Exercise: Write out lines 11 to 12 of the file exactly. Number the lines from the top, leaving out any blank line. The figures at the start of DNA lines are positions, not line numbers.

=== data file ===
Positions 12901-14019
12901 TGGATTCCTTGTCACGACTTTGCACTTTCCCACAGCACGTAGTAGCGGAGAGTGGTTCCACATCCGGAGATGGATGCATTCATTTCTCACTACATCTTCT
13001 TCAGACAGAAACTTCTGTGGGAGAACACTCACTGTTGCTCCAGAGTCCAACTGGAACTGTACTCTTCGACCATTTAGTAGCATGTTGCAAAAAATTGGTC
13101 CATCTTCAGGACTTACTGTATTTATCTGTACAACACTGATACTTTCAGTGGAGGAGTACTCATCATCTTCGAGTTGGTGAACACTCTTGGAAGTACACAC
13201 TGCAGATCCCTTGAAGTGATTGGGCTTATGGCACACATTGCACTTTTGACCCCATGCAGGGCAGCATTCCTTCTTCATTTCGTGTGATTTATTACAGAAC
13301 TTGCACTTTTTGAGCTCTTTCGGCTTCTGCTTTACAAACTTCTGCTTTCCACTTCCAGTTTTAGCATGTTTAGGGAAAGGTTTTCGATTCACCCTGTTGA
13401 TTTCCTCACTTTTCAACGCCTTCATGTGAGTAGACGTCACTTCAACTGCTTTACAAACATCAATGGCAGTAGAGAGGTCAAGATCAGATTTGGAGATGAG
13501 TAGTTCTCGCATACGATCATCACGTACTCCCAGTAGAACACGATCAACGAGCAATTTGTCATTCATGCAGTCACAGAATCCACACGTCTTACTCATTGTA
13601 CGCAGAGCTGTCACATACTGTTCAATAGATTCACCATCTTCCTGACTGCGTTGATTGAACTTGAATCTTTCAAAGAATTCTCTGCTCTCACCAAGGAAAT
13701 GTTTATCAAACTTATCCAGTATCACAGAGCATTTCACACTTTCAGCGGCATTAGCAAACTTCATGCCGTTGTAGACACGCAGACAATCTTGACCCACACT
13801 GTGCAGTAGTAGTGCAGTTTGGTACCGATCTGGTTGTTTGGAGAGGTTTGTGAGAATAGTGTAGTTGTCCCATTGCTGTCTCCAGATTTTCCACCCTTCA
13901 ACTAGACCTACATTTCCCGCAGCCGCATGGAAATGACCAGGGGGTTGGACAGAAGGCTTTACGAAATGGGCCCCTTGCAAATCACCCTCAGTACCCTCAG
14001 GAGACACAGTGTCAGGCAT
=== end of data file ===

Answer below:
13801 GTGCAGTAGTAGTGCAGTTTGGTACCGATCTGGTTGTTTGGAGAGGTTTGTGAGAATAGTGTAGTTGTCCCATTGCTGTCTCCAGATTTTCCACCCTTCA
13901 ACTAGACCTACATTTCCCGCAGCCGCATGGAAATGACCAGGGGGTTGGACAGAAGGCTTTACGAAATGGGCCCCTTGCAAATCACCCTCAGTACCCTCAG